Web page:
What Should You Drink at 115 Degrees?
They’re here food fans — the blistering, convection oven days of a Vegas summer — and nothing puts ELV off his feed like a succession of 110 degree afternoons.
But while metabolism adjusts by slowing down during these torrid months, thirsts must still be quenched, fellowships shared, victories celebrated and women seduced. So, what is a bloke to imbibe when the mercury hits the heights that drove the Paiutes into the mountains for thousands of years?
Some would argue beer is the only potent potable to properly present to one’s pursed and parched palate…
….and it’s hard to argue with a nice, crisp German pilsner or a hoppy IPA as an effective thirst eliminator, but what is one to do when a more formal form of festivity is being flaunted?
Well, that’s where Marche Bacchus comes in — the best (and best priced) place in town for wine imbibing.
ELV sat down last week with Jeff and Rhonda Wyatt and peppered them with questions about what they recommend to customers when the weather gets so hot, the thought of a grand cru Burgundy makes about as much sense as a fireside chat.
As you can see above, Rhonda loves her bubbles, and it’s hard to argue with any crisp, well-chilled bubbly as a way to beat the heat. (Be advised however, that all liquids, but champagne in particular, lose their chill almost immediately in this heat (ELV doesn’t know the scientific explanation for this, but he’s sure there is one), so if you’re drinking al fresco, keep your pours small and your sipping rapid.)
If bubbles aren’t your thing, then surely white wine must be. (Before you even think it: ELV understands that you might not even like white wine, and that he shouldn’t call you Shirley.) But, if you are looking for the perfect potent potable to drink in the worst place in America to drink wine (for the next two months), boy, does Jeff Wyatt have a couple of duesies for you.
Before we get to them, Rhonda gave us great tip: “Chill your wine glasses in the freezer. We started doing it for a good customer who likes his champagne super cold, and it helps a lot to keep the wine at temperature during these sweltering days,” is how she enlightened us, and now ELV even pour his reds into frozen, cut rim Riedels — especially if he’s going to be sipping poolside on a 90 degree evening.
All of these generalities are great, of course, but we asked Jeff to get real specific, as in: What does he think the customer should be reaching for on these ungodly days?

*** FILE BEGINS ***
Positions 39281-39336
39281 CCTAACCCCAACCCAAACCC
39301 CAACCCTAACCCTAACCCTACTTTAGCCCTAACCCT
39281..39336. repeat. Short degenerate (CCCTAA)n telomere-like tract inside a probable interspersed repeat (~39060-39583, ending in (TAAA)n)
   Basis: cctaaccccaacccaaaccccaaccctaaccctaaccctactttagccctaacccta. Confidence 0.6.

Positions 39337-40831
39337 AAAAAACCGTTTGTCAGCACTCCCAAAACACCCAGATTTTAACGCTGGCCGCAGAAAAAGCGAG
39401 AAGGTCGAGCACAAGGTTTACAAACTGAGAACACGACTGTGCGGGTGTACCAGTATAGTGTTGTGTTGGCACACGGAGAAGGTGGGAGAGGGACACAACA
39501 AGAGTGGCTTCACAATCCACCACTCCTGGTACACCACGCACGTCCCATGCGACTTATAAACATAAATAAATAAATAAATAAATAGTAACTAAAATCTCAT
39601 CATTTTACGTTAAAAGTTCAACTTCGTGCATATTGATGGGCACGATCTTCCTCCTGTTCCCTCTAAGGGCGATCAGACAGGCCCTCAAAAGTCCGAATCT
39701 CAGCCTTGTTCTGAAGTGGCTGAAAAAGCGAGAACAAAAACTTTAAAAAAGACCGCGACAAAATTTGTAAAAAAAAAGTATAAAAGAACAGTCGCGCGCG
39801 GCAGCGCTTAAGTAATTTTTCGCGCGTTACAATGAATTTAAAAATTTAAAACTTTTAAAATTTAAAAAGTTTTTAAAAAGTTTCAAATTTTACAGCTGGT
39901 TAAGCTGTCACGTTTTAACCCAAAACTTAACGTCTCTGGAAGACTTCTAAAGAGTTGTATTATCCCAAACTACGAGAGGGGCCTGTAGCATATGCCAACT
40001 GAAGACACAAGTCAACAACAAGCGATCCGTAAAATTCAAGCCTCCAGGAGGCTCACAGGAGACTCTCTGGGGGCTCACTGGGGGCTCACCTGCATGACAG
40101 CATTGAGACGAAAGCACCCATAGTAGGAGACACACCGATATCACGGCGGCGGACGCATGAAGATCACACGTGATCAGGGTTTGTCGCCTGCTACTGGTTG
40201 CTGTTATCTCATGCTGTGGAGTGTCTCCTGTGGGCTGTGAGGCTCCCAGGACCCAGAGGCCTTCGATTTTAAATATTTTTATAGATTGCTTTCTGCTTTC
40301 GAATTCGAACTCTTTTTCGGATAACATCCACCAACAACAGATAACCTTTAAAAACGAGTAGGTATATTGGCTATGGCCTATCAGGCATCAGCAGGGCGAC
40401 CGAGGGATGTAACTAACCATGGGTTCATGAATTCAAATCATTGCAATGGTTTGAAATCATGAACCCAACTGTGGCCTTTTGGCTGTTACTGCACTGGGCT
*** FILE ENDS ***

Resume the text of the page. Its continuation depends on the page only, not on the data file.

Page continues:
He started with the basics. “I look for good acidity, balance and low alcohol,” he said. “That’s where a kabinett Riesling fills the bill.”
And that’s when he broke out a Schaefer Kabinett Riesling to prove his point:
…with acid so smooth and integrated into the wine that it pulled you in for sip after sip. “The acid is so good it’s literally mouth watering,” was Wyatt’s perfect description.
ELV’s description was that it started sweet and ended dry and went perfectly with David Middleton‘s Hamachi (yellowtail) crudo with dried kumquats:
As drop your goblet delicious as that combination was, Wyatt’s next pick was the real stunner:
…a Greek Robola wine of uncommon aromatics. “It doesn’t pull your palate forward like the Riesling,” said Jeff, “but it’s more a food wine — a wine full of peach, quince, and apricot aromas that, even at 13% alcohol, is light on its feet.”
Truer words were never spoken, and a truer food match was never made than this Greek Island wine with a plate of Middleton’s grilled octopus:
….all of which was so lip smacking-ly tasty that ELV almost forgot to take the copious notes for which he is known:
Some of those notes reminded us that Wyatt — one of Las Vegas’s great wine aficionados — thinks nothing of tossing some ice cubes on top of a bone dry rosé or one of these thirst quenching whites during these dog days. (However, he doesn’t advise doing it with a $300 bottle of white Burgundy or a 30 year old bottle of Trockenbeerenauslese.)
And like all fine wine guys, he urges you not to forget the most luscious of liquids during these horrific heat waves.
The Greek Robola retails for $22 at Marche Bacchus shop while the German Riesling* runs $32 in the store. Both are marked up only ten dollars if you want to enjoy them at the restaurant, and would easily cost you double these amounts on the Strip.
2620 Regatta Drive.
Las Vegas, NV89128
* Hmmm. ELV is 50% Greek and 25% German.** Coincidence? We don’t think so.